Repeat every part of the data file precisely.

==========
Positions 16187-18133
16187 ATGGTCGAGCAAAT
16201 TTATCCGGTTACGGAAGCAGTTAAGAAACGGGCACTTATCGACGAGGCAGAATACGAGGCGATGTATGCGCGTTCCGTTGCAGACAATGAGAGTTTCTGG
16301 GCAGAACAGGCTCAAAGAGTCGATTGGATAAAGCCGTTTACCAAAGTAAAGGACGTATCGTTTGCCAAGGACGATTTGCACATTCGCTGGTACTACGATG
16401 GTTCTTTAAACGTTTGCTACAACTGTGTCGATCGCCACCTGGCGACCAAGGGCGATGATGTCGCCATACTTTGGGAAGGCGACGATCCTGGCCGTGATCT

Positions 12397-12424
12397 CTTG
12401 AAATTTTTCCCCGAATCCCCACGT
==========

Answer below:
Positions 16187-18133
16187 ATGGTCGAGCAAAT
16201 TTATCCGGTTACGGAAGCAGTTAAGAAACGGGCACTTATCGACGAGGCAGAATACGAGGCGATGTATGCGCGTTCCGTTGCAGACAATGAGAGTTTCTGG
16301 GCAGAACAGGCTCAAAGAGTCGATTGGATAAAGCCGTTTACCAAAGTAAAGGACGTATCGTTTGCCAAGGACGATTTGCACATTCGCTGGTACTACGATG
16401 GTTCTTTAAACGTTTGCTACAACTGTGTCGATCGCCACCTGGCGACCAAGGGCGATGATGTCGCCATACTTTGGGAAGGCGACGATCCTGGCCGTGATCT

Positions 12397-12424
12397 CTTG
12401 AAATTTTTCCCCGAATCCCCACGT